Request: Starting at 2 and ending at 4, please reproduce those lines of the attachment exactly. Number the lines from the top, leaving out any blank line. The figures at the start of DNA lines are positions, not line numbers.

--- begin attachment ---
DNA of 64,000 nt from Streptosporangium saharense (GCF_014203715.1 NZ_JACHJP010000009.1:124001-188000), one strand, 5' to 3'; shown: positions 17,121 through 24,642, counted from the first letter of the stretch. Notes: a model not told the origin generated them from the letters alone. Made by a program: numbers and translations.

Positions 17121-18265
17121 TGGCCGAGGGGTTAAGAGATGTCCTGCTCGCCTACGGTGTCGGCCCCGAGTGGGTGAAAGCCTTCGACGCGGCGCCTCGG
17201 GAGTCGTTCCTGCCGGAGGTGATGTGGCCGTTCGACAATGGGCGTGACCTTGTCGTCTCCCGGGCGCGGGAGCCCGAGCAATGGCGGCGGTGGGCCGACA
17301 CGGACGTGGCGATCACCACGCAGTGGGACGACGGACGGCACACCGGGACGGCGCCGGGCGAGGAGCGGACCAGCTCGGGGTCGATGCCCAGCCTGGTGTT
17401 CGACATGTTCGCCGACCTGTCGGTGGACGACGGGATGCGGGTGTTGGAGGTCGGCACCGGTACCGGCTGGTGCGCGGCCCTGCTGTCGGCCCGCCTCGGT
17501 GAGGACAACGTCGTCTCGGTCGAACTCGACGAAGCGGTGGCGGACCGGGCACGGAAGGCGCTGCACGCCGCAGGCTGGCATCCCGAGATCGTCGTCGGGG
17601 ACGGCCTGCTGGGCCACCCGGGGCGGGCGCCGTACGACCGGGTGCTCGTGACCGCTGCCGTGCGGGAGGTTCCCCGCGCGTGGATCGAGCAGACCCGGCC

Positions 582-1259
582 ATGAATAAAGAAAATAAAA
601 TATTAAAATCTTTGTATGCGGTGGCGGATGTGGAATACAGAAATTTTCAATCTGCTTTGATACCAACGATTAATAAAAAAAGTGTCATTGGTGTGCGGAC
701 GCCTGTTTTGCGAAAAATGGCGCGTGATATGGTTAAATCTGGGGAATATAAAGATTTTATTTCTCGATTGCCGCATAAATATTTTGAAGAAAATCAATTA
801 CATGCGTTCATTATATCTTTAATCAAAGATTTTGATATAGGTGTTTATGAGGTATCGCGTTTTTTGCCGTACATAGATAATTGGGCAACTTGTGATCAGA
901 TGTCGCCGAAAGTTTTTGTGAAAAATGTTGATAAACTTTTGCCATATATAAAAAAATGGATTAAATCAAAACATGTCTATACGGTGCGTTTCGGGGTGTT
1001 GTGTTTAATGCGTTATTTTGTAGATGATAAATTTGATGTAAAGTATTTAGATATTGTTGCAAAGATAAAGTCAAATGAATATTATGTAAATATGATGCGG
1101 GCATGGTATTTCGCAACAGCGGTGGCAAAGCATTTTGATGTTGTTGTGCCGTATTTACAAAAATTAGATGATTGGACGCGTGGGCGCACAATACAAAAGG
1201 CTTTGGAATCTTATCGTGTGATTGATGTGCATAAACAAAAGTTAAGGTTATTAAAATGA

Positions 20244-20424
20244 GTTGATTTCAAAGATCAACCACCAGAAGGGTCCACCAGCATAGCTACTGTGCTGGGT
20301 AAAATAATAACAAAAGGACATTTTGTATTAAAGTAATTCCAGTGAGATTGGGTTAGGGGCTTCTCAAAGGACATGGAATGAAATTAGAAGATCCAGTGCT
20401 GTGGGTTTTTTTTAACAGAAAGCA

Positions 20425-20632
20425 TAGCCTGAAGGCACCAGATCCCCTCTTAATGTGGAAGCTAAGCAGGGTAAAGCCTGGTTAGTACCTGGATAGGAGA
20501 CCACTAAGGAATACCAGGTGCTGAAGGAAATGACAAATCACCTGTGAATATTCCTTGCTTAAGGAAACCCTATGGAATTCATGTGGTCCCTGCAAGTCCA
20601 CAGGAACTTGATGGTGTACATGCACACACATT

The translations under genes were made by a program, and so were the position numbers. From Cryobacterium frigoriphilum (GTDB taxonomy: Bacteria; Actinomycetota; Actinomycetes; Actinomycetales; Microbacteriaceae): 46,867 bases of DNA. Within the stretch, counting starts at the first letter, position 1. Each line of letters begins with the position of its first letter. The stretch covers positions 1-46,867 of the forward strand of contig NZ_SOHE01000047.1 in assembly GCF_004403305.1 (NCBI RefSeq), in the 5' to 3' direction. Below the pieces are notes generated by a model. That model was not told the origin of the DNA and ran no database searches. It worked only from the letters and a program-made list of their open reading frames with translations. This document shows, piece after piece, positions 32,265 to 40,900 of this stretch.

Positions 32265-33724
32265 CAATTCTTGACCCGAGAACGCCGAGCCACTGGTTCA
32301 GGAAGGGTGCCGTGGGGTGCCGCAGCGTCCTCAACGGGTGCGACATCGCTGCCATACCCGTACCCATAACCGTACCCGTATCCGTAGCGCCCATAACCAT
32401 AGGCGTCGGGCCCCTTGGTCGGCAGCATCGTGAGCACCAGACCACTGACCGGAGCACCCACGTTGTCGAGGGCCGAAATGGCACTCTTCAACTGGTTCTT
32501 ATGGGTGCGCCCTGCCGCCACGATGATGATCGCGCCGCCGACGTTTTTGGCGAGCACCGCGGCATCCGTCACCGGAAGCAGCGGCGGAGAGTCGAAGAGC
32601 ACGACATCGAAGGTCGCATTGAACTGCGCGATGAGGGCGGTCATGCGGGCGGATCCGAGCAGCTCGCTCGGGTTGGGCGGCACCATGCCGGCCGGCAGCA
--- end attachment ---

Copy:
Positions 17121-18265
17121 TGGCCGAGGGGTTAAGAGATGTCCTGCTCGCCTACGGTGTCGGCCCCGAGTGGGTGAAAGCCTTCGACGCGGCGCCTCGG
17201 GAGTCGTTCCTGCCGGAGGTGATGTGGCCGTTCGACAATGGGCGTGACCTTGTCGTCTCCCGGGCGCGGGAGCCCGAGCAATGGCGGCGGTGGGCCGACA